CONTAINS SOME PRETTY BIG SPOILERS, IF YOU HAVEN'T WATCHED ANY HORROR OR SUSPENSE MOVIES IN THE LAST FORTY YEARS
Funny thing, history. These days, a horror movie about a babysitter terrorised by an escaped psychopath in a spooky country house sounds unbelievably hokey as we've seen it all before, so often and not always particularly well. But as a shiny new X-rated release in 1971, it must have seemed as innovative and shockingly effective as the original King Kong's stop-motion effects work or the rubber monster suits from Patrick Troughton's tenure as Doctor Who.
Peter Collinson's Fright is now getting on for forty years old but only in the last few weeks has it received a British DVD release, and it's got a fantastic cast which not only includes George Cole AND Dennis Waterman but more importantly is headed by Susan George, turning up at the scary old house of Cole and Honor Blackman on a dark and stormy night to babysit a boy called Tara (incidentally the director's own son). There's someone prowling around outside, strange noises coming from the garden - could it be Dennis Waterman as her idiot boyfriend desperate for some action and armed with a single-minded obsessesion with divesting her of her virginity? She chucks him out (is there someone else out there?) and sits watching Hammer's Plague Of The Zombies on TV. Meanwhile, there's been an escape at the institution.....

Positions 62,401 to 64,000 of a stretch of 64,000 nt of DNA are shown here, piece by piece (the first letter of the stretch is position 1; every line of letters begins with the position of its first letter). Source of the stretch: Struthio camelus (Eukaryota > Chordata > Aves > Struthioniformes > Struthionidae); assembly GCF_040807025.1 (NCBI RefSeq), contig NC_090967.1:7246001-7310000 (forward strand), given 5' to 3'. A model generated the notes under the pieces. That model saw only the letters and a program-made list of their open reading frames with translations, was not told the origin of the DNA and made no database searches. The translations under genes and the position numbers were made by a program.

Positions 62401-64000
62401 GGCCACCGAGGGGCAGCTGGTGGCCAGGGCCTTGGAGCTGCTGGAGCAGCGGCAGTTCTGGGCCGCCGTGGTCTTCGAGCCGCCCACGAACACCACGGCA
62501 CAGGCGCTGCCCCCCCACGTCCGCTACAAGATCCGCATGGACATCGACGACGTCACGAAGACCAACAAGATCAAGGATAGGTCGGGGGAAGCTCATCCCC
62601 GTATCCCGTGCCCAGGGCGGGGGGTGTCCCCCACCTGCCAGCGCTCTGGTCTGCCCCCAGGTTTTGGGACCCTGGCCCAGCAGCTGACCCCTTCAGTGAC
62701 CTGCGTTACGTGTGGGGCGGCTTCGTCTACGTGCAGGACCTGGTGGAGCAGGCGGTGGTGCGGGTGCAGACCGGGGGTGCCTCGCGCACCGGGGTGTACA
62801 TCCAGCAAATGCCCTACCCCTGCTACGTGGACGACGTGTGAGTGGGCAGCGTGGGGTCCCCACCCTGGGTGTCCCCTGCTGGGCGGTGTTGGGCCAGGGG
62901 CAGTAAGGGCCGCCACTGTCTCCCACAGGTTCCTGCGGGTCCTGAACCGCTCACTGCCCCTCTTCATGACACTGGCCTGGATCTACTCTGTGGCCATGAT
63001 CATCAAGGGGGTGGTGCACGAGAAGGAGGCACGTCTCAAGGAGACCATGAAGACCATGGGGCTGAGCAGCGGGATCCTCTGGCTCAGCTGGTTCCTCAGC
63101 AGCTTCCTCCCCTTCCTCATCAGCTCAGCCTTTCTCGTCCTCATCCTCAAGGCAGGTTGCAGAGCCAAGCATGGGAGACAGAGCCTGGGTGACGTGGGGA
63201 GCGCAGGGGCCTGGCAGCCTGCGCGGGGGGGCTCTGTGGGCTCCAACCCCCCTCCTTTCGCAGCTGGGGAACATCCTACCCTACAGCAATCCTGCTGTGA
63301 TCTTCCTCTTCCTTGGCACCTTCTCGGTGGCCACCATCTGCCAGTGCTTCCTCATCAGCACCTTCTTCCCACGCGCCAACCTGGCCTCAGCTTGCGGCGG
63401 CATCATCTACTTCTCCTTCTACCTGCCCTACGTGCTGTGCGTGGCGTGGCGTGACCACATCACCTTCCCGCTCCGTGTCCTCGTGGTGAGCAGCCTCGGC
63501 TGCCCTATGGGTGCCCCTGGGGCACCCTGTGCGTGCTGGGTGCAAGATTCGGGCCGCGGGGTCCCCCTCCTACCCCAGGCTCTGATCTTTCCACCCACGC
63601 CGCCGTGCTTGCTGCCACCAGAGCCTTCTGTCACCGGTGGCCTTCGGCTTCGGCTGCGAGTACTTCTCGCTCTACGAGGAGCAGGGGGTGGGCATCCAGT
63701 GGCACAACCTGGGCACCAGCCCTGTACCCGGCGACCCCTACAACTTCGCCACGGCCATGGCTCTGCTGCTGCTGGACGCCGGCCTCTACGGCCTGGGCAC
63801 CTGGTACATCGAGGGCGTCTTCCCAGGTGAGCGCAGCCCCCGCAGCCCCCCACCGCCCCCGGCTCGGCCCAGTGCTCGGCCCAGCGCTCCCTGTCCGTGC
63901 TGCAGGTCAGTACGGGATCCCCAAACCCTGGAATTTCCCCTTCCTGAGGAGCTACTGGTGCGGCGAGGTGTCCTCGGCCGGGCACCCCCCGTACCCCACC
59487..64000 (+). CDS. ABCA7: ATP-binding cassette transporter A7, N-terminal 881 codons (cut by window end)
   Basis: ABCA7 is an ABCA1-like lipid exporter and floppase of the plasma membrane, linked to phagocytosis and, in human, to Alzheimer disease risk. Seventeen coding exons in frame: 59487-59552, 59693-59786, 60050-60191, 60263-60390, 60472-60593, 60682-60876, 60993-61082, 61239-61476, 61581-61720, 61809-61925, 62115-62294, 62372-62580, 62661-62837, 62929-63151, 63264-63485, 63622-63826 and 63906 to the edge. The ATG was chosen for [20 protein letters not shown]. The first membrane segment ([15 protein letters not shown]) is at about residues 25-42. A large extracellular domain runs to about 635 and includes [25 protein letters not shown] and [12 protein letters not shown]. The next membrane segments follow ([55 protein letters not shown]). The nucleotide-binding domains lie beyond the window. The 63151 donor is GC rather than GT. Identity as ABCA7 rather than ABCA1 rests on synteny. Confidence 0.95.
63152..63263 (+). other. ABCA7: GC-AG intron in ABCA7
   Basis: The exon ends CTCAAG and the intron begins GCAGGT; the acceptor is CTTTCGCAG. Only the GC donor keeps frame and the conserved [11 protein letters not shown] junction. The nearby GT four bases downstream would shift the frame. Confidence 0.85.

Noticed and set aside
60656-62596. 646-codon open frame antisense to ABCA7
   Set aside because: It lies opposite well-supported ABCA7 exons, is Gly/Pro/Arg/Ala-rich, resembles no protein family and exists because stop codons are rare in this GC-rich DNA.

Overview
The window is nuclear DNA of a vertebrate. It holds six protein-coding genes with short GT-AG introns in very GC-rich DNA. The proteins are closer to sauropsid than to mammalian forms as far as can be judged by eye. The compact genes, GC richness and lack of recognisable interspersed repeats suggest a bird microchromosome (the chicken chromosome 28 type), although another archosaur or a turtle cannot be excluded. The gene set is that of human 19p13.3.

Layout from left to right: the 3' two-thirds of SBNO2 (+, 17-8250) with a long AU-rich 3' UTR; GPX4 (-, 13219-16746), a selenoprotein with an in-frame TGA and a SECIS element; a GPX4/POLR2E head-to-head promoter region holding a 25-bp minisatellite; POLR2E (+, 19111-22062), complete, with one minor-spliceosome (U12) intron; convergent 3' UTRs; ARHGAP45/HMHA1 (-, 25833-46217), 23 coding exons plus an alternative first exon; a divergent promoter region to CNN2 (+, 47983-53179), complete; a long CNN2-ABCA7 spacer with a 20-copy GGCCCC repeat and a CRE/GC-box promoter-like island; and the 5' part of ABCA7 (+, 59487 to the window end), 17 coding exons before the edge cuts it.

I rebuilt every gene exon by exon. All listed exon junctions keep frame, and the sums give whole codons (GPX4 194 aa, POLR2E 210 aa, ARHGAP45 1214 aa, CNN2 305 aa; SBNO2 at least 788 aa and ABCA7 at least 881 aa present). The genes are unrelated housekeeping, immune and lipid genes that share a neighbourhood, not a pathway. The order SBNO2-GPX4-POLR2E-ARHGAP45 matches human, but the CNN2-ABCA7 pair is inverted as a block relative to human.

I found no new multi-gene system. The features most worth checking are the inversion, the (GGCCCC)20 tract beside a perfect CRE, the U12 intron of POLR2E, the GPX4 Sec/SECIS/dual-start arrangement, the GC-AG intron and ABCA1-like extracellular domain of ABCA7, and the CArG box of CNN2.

Yes, we have now seen it all before but we hadn't back then - we wouldn't see John Carpenter's Halloween and the subsequent rash of slasher pictures for several years yet. The first half is fairly slow-burning (see last year's The House Of The Devil by Ti West) and the second half becomes a siege movie with the nutter indoors and the police (including Trigger from Only Fools And Horses!) outside. Seeing it now, almost as a historical document but in the light of a hundred other movies from When A Stranger Calls to Babysitter Wanted, it's almost quaint. Still, it's interesting and I rather enjoyed it. But I believe I'd have absolutely loved it at the time (except I wouldn't have been allowed to see it, what with it being an X and me being seven years old).